Secondly, a lot of the time it is your bindings that will do most of this shock absorption for freeriders. This is because freeride boots can sometimes lack in shock absorption.
The reason for this is that freeride boots really need to have good traction on the soles (for hiking). It’s difficult to have good traction on the soles when there’s a lot of soft padding.
There are some boots that manage to strike a pretty good balance between shock absorption and traction. If you’re lucky enough to own these types of boots then shock absorption in the bindings won’t be quite as crucial but you’ll still want them to be decently cushy underfoot.
You want to find that sweet spot in the setup of your bindings. So, you need them to be able to be adjustable enough to find that sweet spot.
- Highback adjusting: Try to find bindings that have easy highback adjustments. Usually freeriders prefer more of a forward lean than say freestylers (who prefer the highback more upright).
- Strap adjusting: To achieve that nice tight, even boot support I discussed earlier on this page, you’ll want bindings that have plenty of room for adjusting the straps. For example, you may want that ankle strap higher on the ankle or lower down closer to the foot.
- Footbed adjustments: To fit your bindings so that you have even heel edge and toe edge overhang it sometimes helps to be able to have a footbed that is extendable.
If you encounter any flat spots or uphills, particularly in the backcountry (off piste) you want your bindings to be easy to take off and put back on.
You don’t want to be spending too long strapping back in or unstrapping so a good quality ratchet system is a must for freeride bindings.
For this I don’t recommend rear entry/speed entry bindings. This is because if you are in some deep powder and you need to remove your bindings or strap-in you may not be able to open out the bindings to get your foot in.
You should be able to open up the straps but for most rear entry bindings they aren’t optimized to work that way so it may be more of a process. That said if you find some decent rear entry bindings that also work well using them like traditional strap-in bindings then they’d be fine.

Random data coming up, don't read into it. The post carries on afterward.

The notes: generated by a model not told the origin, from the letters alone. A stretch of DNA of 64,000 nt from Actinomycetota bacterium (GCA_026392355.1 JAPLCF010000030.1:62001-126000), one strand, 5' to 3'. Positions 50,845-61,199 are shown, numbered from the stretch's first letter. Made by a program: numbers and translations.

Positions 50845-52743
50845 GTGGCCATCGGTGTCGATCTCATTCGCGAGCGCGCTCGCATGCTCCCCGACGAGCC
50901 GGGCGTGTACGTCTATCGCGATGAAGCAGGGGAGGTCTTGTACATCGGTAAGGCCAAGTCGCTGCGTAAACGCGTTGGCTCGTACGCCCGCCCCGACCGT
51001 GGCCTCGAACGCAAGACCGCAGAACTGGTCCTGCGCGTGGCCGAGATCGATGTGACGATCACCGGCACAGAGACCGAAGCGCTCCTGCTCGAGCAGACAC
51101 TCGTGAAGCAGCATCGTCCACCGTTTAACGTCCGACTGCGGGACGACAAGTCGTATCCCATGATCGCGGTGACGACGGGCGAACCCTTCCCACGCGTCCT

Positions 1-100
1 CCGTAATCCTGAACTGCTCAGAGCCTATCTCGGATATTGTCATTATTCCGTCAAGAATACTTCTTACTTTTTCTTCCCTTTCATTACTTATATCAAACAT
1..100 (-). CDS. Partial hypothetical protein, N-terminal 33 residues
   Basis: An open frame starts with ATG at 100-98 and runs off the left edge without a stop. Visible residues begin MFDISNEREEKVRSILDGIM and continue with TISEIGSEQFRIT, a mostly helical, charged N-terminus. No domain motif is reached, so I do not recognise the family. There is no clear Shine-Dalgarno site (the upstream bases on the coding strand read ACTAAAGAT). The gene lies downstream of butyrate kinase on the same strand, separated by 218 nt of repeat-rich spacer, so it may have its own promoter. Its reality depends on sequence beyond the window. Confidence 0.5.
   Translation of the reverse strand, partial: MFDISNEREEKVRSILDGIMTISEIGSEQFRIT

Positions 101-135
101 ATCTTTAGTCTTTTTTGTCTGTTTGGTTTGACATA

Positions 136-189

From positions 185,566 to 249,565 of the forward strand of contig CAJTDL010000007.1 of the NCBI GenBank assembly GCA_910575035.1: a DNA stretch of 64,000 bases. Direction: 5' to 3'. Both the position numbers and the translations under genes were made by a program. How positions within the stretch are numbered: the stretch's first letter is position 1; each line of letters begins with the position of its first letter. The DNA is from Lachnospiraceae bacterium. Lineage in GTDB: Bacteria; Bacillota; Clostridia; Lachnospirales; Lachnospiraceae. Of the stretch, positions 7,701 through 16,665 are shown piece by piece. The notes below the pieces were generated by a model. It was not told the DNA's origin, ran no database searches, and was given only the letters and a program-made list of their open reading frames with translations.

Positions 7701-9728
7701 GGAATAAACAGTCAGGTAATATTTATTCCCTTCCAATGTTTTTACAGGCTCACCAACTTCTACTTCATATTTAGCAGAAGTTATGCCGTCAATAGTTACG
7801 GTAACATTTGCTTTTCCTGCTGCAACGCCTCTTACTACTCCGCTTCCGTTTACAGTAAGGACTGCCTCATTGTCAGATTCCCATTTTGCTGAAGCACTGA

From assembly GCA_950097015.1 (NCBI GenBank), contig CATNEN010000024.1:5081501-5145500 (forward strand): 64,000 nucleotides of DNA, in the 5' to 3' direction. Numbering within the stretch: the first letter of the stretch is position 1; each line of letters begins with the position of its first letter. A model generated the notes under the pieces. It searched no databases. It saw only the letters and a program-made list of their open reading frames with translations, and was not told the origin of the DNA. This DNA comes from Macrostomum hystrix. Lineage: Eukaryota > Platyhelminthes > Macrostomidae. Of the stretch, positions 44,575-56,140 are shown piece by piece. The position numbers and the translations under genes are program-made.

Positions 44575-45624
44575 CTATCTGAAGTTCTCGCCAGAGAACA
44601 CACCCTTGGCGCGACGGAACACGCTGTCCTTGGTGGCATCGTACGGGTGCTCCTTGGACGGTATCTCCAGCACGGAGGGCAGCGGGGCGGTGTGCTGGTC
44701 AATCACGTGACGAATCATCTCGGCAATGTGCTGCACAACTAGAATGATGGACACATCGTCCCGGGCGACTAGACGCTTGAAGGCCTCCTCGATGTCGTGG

This is what you should typically look out for in a good freeride binding. Like I said earlier you may have some personal preferences but most freeriders will fit within these specs.
- Flex: Stiff or medium stiff (7-10 out of 10)
- Boot Support: Nice and snug with even pressure. High quality straps and a good amount of adjustability is important for this
- Comfort: Look out for a Canted Footbed. Again straps that even out the pressure are also important. Plenty of padding underfoot also helps.
- Shock Absorption: Look out for bindings with plenty of cushioning for that rough snow, hard snow/ice and landing jumps
- Adjustability: The more adjustable the better in order to find that setup sweet spot
- Entry/Exit: Look for bindings with a good, fast ratchet system so that you can easily get in and out of them for times when you get stuck on flats or uphills. Try to avoid speed entry/rear entry bindings unless the straps work well both as rear entry and traditional entry.
Thanks for Reading
I hope this page has helped you to learn the specs that you will want for your next pair of freeride snowboard bindings. Any questions or comments very welcome in the comments section below, as always.
To make your job easier you could check out my top 5 freeride bindings at the link below. These bindings were the top 5 out of all the freeride bindings I rated based on all of the factors above.